HOW TO HELP NEEDY HUMMINGBIRDS

Wildlife Rehabilators for Sick or Injured Hummingbirds

Keeping a listing of wildlife rehabilitators is beyond the scope of this site.  If you are in immediate need of a rehabilitator, go to the website of The American Humane Society.  They keep an up-to-date listing by state and the link is below:

American Humane Society Wildlife Rehabilitators

Helping Overwintering Hummingbirds

Hummingbirds (especially Rufous and Anna's) are increasingly being found overwintering in cold climates.  If you have a hummingbird that wants to stay the winter, there are ways you can help him out.  I say "him" because it is usually a male who will choose to stay.  

First of all, continue to hang your feeders and increase the concentration of the solution to 1 part sugar to 3 parts water.  When sugar concentrations are high, intake is lower.  Less consumption of cold food requires less energy to warm it to body temperature.  (This is the advice given by ornithologist Sheri L. Williamson, a hummingbird expert.)   

Freezing food can be a problem. A 3:1 solution will require a lower temperature for freezing than a 4:1 solution, but it will still freeze at low temperatures.  Using window feeders can help by transferring some of the indoor heat to the feeder.  You can take regular feeders in at night, but you would have to put them back out at first light.  Try to place the feeder in a protected area away from wind and snow.  Another way to warm the feeder is to hand an outdoor incandescent flood light near it to keep it heated above the freezing point.

Photo by Oscar Palmquist

Fallen Nest or Fallen Baby Hummers

Baby hummingbirds are not good fliers and sometimes they will fall out of the nest.  If the nest is low enough, you can put it back.  If you cannot reach it, make a makeshift nest out of a box or small container with cloth to pad the bottom.  Attach the surrogate nest to a limb as close to view from the original nest as you can get.  Do not put food or water in the nest.  Do not leave the bird on the ground, as it will become prey for a night feeder.

You can do the same for a nest that has been blown out of a tree.  Make the surrogate nest and attach it as close to the original nest as possible.  The mother will find it and continue caring for her young.  Remember, these birds mature quickly and your nest only has to last a week or two.

Do not handle the baby bird any more than necessary, and remember that the bird is very fragile.

The picture is of a makeshift nest made out of the bottom of a plastic bottle by CaSondra of Boise, Idaho.  She reported that the mother continued to feed the babies and they fledged.

Feeding a Hummingbird That Needs Help

Sometimes a stunned hummingbird or one that has been trapped and is exhausted can be helped by giving it a drink to replenish its energy so it can fly off.  You can gently hold the bird (remembering how fragile they are) and dip its beak into a feeder port as shown in the picture.  You can also use a glass eyedropper with nectar.  Don't squeeze it into the birds mouth or you can drown it.  Just let it use its own tongue to get the nectar.  If the bird will not drink, there might be an injury you cannot see.  Put the bird on a soft towel in a box with a loose fitting lid and get it to a wildlife rehabber.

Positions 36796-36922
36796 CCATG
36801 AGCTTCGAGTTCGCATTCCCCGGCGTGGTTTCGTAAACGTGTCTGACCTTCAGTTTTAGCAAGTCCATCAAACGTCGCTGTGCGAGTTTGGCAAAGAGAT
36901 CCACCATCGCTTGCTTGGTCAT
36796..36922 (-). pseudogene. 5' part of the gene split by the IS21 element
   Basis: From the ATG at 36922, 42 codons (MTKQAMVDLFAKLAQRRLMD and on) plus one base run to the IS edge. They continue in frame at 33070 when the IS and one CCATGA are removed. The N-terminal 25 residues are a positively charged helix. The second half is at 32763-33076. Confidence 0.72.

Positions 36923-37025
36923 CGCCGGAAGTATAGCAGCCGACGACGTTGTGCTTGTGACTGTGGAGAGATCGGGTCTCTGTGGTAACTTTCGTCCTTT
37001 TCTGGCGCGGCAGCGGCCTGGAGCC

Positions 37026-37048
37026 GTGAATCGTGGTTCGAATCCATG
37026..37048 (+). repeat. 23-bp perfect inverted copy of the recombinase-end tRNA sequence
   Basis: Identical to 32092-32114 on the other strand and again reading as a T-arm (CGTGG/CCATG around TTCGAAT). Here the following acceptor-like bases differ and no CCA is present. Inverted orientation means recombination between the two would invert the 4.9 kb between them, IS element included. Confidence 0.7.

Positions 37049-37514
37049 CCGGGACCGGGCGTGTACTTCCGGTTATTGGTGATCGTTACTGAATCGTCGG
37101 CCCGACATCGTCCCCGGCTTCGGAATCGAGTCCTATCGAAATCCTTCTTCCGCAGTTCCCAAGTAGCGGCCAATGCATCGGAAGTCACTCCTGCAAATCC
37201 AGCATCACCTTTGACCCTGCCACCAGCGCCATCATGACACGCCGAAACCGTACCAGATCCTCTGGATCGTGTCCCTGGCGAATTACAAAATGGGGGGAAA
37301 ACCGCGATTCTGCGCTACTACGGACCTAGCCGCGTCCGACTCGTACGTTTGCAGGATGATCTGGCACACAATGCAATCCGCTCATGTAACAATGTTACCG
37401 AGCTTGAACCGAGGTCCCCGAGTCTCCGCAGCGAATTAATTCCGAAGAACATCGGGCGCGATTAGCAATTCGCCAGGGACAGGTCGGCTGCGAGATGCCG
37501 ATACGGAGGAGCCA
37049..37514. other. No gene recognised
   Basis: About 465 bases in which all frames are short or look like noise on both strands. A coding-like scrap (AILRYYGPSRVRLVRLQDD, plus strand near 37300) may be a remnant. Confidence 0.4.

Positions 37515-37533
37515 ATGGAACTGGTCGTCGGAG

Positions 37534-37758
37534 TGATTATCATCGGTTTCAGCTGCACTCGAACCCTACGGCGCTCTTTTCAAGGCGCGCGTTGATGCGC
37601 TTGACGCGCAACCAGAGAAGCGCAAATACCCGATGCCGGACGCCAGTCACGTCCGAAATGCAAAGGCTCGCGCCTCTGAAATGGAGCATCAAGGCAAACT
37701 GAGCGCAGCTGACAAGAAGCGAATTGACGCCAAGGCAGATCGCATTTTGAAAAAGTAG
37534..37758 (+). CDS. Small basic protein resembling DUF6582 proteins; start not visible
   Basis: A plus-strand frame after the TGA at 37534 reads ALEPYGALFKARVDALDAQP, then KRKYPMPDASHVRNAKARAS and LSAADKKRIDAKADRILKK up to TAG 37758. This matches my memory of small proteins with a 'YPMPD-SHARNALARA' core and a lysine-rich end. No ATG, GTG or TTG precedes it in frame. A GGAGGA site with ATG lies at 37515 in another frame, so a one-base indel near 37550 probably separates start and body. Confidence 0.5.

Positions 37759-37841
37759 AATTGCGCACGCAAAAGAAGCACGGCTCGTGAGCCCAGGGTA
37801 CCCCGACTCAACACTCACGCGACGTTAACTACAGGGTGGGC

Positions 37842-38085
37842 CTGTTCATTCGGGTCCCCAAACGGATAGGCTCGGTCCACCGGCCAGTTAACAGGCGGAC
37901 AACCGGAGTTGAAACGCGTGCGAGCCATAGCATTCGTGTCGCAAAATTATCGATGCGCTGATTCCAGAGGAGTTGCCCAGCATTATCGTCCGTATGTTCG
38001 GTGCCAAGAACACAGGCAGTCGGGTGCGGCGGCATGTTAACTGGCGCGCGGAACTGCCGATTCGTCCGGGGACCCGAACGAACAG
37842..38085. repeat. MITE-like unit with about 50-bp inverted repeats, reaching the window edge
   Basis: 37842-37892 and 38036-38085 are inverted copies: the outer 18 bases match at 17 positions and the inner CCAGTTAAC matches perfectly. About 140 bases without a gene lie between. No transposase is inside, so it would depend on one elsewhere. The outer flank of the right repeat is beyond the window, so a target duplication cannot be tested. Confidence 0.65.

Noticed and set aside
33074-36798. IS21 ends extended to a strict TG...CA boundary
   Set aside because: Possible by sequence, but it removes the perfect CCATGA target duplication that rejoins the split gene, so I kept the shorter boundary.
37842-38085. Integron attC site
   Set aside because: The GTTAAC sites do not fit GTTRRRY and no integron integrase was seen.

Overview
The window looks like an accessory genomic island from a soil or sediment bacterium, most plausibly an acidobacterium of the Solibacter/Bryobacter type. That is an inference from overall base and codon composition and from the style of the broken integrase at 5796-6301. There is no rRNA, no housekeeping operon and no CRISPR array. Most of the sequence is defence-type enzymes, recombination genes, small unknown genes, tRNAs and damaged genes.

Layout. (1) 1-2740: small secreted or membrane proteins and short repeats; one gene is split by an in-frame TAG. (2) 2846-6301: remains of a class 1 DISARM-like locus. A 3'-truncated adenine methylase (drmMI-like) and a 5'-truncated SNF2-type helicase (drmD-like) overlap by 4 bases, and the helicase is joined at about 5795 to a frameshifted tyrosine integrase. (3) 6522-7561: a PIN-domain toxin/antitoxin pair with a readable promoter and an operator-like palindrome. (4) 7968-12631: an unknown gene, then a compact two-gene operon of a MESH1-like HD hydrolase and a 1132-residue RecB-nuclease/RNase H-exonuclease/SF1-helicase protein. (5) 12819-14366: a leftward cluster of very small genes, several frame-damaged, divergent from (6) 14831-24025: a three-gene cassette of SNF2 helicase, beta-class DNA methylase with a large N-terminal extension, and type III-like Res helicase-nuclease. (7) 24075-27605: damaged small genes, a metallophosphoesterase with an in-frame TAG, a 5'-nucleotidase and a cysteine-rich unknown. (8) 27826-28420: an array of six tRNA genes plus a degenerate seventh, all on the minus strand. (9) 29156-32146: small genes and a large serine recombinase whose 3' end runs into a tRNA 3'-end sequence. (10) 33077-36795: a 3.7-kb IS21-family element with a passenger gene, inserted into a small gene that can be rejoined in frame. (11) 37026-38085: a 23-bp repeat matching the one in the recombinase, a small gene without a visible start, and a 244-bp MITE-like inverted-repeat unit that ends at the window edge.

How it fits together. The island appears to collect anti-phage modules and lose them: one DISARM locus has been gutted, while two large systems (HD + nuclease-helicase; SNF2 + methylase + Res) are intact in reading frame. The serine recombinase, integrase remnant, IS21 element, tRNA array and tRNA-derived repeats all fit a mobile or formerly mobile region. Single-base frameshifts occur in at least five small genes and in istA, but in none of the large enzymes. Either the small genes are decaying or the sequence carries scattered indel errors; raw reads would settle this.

Hummingbird Trapped in a Garage or House

Hummingbirds become trapped inside frequently.  If you garage door is open and one sees that red Craftsman tool chest, they will think it is food and fly right in.  Once inside they become confused and keep trying to fly up against a glass window or they will keep flying up at the ceiling looking for a way out.  If this happens, hang a feeder from the handle on the garage door so they will go to it and be able to get out.  Another thing you can do to help an exhausted bird is provide a perch for it to stop and rest.  I have used a pool net, since they have very long handles.  More than one hummingbird has grabbed onto it and I was able to bring it down and outside.  If none of this works, have a feeder ready.  Once the bird becomes completely exhausted it will drop to the floor.  Gently pick it up and place its beak into a port on the feeder.  Soon you will see throat movements as the bird begins to replenish its energy with the nectar.  The bird will revive in a few minutes and fly away.

A Stunned Hummingbird (hitting a window etc)

Most of the time stunned birds are indeed just stunned and will recover and fly away.  But because of their high metabolic demands, hummingbirds have less time.  If you see a hummingbird that has flown into a window and is on the ground, approach it slowly.  Gently pick it up and look for obvious signs of injury such as a dropped wing, broken bill or any blood.  Keep the bird low to the ground so it doesn't get startled and fall.  You can offer the bird nectar by dipping its beak into a feeder port.  You will be able to see if it drinks by movements in its throat.  If the bird is just stunned it should revive and fly off.  If it does not recover, place the bird on a soft towel in a box with a loose lid and get it to your local rehabber.

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